|For Immediate Release
May 6, 2003
Contact: Elizabeth Adams
Today’s hearing by the Committee on Education & the Workforce Subcommittee on Education Reform in the House of Representatives on "Protecting Children: The Use of Medication in our Nation’s Schools" represents yet another exercise that will generate sensational headlines and alarm parents, while obscuring the true nature of a public health crisis—in a way that trivializes mental illnesses in children and the need for early identification and treatment.
This is the third House hearing on the topic, skewed against science, against treatment, and against principles of partnership in communities.
On September 29, 2000, the oversight subcommittee of the House Committee on Education & the Workforce held a hearing on the alleged "overmedication" of children with ADHD. On September 26, 2002, the full House Government Reform Committee held a hearing on the same topic. Today, it is the Subcommittee on Education Reform. Here we go again.
Unfortunately, all these hearings are focusing on largely anecdotal and unsubstantiated claims that our nation’s children are being overmedicated with psychotropic medications – when well documented reports and studies show that the overwhelming majority of children with mental illnesses are never identified and fail to receive treatment.
That is the concern of the U.S. Surgeon General.
It also is the concern of President Bush, who last year declared: "Millions of Americans, millions, are impaired at work, at school, or at home by episodes of mental illness. Many are disabled by severe and persistent mental problems. These illnesses affect individuals, they affect their families, and they affect our country.
President Bush also declared: "Remarkable treatments exist…Yet many people -- too many people -- remain untreated. Some end up addicted to drugs or alcohol. Some end up on the streets, homeless. Others end up in our jails, our prisons, our juvenile detention facilities. Our country must make a commitment: Americans with mental illness deserve our understanding, and they deserve excellent care…Political leaders, health care professionals, and all Americans must understand and send this message: mental disability is not a scandal-- it is an illness. And like physical illness, it is treatable, especially when the treatment comes early."
Unfortunately, the Subcommittee seems not to have heard the President’s message nor to have reviewed well--documented reports that show the tragic consequences of the nation’s failure to identify and treat children with mental illnesses. Suicide remains the 3rd leading cause of death for our nation’s 10-24 year old children and young adults and research identified in the U.S. Surgeon General’s report shows that up to 90% of those young people have a diagnosable mental illness.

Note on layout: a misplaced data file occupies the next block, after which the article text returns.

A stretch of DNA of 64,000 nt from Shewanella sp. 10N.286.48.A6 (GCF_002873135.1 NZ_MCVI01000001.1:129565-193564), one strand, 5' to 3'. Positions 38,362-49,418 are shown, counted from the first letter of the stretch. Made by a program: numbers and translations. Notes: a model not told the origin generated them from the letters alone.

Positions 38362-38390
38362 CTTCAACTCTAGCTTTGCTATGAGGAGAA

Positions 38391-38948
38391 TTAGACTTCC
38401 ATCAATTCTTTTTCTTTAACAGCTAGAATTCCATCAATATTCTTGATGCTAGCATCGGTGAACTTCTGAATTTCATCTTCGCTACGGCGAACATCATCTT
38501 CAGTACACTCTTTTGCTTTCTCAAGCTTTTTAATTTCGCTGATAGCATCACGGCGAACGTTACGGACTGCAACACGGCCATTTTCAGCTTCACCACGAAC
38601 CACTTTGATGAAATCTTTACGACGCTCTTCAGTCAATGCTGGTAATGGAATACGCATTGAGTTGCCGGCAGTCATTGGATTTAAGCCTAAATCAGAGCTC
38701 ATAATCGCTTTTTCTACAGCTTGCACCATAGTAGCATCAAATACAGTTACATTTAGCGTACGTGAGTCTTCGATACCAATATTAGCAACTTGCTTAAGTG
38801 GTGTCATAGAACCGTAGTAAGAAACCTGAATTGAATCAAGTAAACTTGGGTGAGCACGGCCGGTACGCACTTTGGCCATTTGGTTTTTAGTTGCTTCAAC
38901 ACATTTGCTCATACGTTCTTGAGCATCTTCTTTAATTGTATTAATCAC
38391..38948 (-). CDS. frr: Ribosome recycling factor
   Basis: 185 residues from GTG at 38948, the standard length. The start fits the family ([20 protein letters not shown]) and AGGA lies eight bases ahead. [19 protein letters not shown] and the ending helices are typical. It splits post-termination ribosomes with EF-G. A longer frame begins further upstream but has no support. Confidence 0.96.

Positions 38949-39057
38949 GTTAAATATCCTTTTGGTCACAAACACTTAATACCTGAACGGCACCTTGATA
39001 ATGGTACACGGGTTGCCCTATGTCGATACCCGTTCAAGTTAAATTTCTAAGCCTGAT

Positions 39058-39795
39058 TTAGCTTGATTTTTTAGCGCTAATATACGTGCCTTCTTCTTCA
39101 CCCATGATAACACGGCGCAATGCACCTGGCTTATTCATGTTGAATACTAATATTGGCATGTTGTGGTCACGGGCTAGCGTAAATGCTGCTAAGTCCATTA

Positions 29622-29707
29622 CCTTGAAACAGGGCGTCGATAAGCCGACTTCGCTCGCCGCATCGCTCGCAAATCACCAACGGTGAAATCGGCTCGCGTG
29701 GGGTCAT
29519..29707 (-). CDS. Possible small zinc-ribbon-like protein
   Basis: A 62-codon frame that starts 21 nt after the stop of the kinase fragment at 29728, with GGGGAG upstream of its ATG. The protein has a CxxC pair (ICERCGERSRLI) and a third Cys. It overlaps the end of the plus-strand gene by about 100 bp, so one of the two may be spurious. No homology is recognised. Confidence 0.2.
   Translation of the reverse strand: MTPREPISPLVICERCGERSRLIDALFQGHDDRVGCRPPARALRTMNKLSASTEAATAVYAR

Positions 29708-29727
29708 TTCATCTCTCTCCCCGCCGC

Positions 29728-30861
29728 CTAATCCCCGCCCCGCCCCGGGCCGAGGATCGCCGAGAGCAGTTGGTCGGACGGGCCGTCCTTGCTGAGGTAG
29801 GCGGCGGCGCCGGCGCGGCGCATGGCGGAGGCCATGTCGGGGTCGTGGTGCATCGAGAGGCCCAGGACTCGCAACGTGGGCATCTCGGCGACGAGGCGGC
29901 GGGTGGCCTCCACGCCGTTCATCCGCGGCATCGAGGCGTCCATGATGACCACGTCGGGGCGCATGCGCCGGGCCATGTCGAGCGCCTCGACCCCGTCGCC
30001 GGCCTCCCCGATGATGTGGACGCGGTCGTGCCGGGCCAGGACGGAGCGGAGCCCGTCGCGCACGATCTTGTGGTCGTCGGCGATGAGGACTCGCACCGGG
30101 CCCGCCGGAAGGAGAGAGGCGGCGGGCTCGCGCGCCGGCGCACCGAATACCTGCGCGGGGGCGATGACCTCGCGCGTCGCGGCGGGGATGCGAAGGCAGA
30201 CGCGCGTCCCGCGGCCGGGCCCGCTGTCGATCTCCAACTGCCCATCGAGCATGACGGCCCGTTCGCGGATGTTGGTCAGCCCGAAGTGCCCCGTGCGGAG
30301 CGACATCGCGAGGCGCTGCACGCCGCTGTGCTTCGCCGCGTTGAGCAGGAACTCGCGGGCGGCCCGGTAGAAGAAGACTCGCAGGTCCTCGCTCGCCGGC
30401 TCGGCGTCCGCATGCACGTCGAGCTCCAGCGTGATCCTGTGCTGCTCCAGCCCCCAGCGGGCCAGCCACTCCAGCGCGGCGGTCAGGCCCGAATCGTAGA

If the Subcomittee wishes to protect children – it should focus on the unmet needs of children with mental illnesses and their families and the real crisis that currently exists in this country. Congress should heed the call of the U.S. Surgeon General to address the need for the early identification of mental illnesses in children and intervention with appropriate treatment. Partnerships should be fostered at the federal, state and local levels between the education system and other child serving agencies and families to ensure intervention and treatment for early onset mental illnesses.
The Subcommittee should reject legislation that would restrict school professionals from communicating with families about legitimate mental health concerns and recognize that lack of communication inevitably hurts children and families. The importance of open communication between school professionals and families about the health and well-being of children, and if necessary, the freedom to recommend comprehensive medical evaluation cannot be overstated.
Heed also the recommendation of the New Freedom Commission on Mental Health appointed by President Bush. The mental health service system must consider new ways to deliver care to children "in a place long overlooked, our Nation’s schools." [Interim Report of the President’s New Freedom Commission on Mental Health, November 2002]. Legislation like H.R. 1170 – now part of the House bill to reauthorize IDEA (H.R. 1350) -- undermine that tenet.
Decisions about appropriate medication for a child with a mental illness rests exclusively with parents and medical professionals—where partnership also is required. Medication is not the only option for families and should be considered in conjunction with a range of treatment options. NAMI hears from thousands of families across the country about their inability to get treatment and services for their child with a mental illness. That is the real crisis. NAMI asks that the Subcommittee support President Bush, the Surgeon General, and millions of American families in addressing this very real concern instead.
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With more than 220,000 members and 1200 state and local affiliates, NAMI is the nation’s largest grassroots organization dedicated to improving the lives of people with severe mental illnesses. Funding sources for NAMI programs include hundreds of state and local governments and foundations; tens of thousands of individual donors; and a growing number of corporations. NAMI’s greatest asset, however, is its volunteers—who donate an estimated $135 million worth of their time each year to education, support and advocacy. NAMI does not endorse any specific medication or treatment.
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